Samsung responds to reports of a huge security vulnerability in its phones

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Zach Epstein

Late last month, cybersecurity researchers at Israel’s Ben-Gurion University of the Negev released a report claiming to have discovered a serious security vulnerability in the Galaxy S4 and other devices that run Samsung’s Knox security software. The researchers said that this security hole could allow a malicious hacker to intercept data sent to and from Samsung phones like the Galaxy S4, including emails and other potentially sensitive data. Samsung said immediately that it was investigating the supposed vulnerability, and now the smartphone maker has issued a public response to the Ben-Gurion University researchers’ claims.

“After discussing the research with the original researchers, Samsung has verified that the exploit uses legitimate Android network functions in an unintended way to intercept unencrypted network connections from/to applications on the mobile device,” Samsung said in a statement posted on its Knox website. “This research did not identify a flaw or bug in Samsung KNOX or Android; it demonstrated a classic Man in the Middle (MitM) attack, which is possible at any point on the network to see unencrypted application data.”

The statement continued, “The research specifically showed this is also possible via a user-installed program, reaffirming the importance of encrypting application data before sending it to the Internet. Android development practices encourage that this be done by each application using SSL/TLS. Where that’s not possible (for example, to support standards-based unencrypted protocols, such as HTTP), Android provides built-in VPN and support for third-party VPN solutions to protect data. Use of either of those standard security technologies would have prevented an attack based on a user-installed local application.”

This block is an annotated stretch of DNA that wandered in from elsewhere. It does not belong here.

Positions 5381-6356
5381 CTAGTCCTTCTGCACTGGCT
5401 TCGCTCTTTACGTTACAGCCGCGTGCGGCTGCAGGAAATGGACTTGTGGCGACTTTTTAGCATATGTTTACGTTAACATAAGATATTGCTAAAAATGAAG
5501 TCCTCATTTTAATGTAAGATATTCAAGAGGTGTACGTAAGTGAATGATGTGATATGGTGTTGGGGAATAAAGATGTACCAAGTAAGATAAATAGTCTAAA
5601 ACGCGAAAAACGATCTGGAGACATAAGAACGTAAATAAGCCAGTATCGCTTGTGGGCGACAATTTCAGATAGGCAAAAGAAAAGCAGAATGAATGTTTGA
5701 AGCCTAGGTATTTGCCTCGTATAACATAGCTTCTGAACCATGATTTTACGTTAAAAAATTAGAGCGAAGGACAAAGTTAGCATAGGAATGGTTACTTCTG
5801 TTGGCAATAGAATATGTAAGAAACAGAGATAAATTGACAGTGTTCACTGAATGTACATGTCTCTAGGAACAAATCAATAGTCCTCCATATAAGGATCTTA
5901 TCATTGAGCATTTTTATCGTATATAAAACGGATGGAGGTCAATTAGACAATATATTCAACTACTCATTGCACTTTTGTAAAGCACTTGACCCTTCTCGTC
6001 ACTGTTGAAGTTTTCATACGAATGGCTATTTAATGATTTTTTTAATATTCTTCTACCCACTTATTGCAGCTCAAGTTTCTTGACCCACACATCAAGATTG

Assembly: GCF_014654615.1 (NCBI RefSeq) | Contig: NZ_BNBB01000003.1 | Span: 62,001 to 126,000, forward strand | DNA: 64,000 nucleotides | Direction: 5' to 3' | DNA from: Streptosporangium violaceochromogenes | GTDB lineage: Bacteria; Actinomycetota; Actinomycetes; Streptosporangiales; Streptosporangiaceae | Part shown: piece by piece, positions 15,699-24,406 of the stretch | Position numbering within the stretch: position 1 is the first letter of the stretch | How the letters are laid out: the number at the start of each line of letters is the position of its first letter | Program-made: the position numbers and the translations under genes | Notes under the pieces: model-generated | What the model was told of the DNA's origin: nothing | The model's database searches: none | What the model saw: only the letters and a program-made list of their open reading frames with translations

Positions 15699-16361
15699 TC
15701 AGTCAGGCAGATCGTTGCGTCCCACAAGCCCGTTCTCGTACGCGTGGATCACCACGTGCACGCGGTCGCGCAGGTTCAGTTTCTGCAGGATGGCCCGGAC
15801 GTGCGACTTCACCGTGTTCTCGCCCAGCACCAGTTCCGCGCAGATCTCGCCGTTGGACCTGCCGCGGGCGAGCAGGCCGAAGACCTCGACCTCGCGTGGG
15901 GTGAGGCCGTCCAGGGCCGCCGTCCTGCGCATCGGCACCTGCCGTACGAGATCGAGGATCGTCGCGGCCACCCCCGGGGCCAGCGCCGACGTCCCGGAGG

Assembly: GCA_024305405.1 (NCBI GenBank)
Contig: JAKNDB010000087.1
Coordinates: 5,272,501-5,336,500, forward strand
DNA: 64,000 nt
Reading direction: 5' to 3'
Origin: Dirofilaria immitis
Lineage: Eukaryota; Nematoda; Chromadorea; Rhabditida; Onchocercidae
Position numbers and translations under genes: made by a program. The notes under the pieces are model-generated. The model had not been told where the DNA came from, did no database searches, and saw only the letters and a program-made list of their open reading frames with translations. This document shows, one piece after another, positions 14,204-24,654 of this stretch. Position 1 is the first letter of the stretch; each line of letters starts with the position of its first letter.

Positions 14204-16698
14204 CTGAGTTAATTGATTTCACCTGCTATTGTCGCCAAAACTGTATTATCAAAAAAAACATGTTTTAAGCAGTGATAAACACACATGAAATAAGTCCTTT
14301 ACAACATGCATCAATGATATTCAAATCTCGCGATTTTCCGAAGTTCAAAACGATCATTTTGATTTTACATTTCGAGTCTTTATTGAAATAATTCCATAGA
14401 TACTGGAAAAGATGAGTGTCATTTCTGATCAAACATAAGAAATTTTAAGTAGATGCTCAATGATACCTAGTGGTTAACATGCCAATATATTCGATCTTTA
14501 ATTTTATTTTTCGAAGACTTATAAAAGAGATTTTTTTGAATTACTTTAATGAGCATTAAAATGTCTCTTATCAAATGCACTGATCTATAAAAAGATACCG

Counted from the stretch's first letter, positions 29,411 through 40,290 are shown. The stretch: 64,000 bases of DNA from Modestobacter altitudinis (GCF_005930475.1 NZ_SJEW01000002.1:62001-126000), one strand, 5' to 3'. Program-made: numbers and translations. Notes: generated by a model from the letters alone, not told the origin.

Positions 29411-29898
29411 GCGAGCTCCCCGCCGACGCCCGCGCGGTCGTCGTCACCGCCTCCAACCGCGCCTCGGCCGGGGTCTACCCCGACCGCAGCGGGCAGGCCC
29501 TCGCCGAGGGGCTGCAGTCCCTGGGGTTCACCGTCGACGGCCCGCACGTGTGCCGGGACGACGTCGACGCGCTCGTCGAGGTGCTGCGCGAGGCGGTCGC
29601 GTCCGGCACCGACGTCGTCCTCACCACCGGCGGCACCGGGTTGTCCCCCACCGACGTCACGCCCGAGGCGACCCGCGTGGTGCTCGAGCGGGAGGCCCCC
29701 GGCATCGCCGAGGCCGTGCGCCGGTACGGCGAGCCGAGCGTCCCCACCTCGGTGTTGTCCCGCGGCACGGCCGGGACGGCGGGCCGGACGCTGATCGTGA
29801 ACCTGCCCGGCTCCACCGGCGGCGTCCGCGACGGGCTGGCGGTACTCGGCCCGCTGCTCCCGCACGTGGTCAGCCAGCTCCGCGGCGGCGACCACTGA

Samsung went on to offer three specific measures IT professionals can take in order to ensure that their firms’ data is protected from Man in the Middle attacks like the one described by the researchers at Ben-Gurion University. The company also offered a comment from a third-party security expert, who agreed with Samsung’s assessment.

“Proper configuration of mechanisms available within KNOX appears to be able to address the previously published issue,” said mobile security expert Patrick Traynor, a professor at the Georgia Institute of Technology. “Samsung should strongly encourage all of their users to take advantage of those mechanisms to avoid this and other common security issues.”

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